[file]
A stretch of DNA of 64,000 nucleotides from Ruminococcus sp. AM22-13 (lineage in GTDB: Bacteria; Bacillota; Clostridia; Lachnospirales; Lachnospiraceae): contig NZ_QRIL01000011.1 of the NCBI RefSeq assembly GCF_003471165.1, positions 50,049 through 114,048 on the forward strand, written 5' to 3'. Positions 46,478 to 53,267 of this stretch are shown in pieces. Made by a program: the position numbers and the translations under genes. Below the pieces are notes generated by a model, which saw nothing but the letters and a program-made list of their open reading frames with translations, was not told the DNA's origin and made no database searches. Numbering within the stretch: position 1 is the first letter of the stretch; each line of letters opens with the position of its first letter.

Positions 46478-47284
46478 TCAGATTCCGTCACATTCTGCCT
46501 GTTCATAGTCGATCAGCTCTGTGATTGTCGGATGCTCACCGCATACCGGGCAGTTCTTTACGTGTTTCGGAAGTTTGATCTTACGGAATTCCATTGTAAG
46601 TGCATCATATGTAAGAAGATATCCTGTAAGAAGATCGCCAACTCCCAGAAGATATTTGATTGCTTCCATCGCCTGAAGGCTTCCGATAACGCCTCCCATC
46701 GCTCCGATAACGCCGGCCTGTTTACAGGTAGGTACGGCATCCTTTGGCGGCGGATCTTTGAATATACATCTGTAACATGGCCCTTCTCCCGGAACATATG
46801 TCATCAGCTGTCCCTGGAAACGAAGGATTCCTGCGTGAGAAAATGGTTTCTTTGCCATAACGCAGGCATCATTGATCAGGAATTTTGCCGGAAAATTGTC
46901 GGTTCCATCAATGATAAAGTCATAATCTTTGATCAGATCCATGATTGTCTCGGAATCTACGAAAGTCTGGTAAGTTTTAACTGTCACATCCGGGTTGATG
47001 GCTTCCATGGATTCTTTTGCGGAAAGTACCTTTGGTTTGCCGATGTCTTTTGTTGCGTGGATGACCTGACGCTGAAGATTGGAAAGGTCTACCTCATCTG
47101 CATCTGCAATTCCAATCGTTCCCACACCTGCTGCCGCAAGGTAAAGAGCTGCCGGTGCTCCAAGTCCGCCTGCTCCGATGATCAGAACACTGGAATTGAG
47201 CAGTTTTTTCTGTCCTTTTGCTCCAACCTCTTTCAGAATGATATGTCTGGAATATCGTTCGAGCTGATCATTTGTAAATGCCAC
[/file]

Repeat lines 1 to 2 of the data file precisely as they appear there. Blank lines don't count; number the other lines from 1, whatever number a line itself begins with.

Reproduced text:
A stretch of DNA of 64,000 nucleotides from Ruminococcus sp. AM22-13 (lineage in GTDB: Bacteria; Bacillota; Clostridia; Lachnospirales; Lachnospiraceae): contig NZ_QRIL01000011.1 of the NCBI RefSeq assembly GCF_003471165.1, positions 50,049 through 114,048 on the forward strand, written 5' to 3'. Positions 46,478 to 53,267 of this stretch are shown in pieces. Made by a program: the position numbers and the translations under genes. Below the pieces are notes generated by a model, which saw nothing but the letters and a program-made list of their open reading frames with translations, was not told the DNA's origin and made no database searches. Numbering within the stretch: position 1 is the first letter of the stretch; each line of letters opens with the position of its first letter.

Positions 46478-47284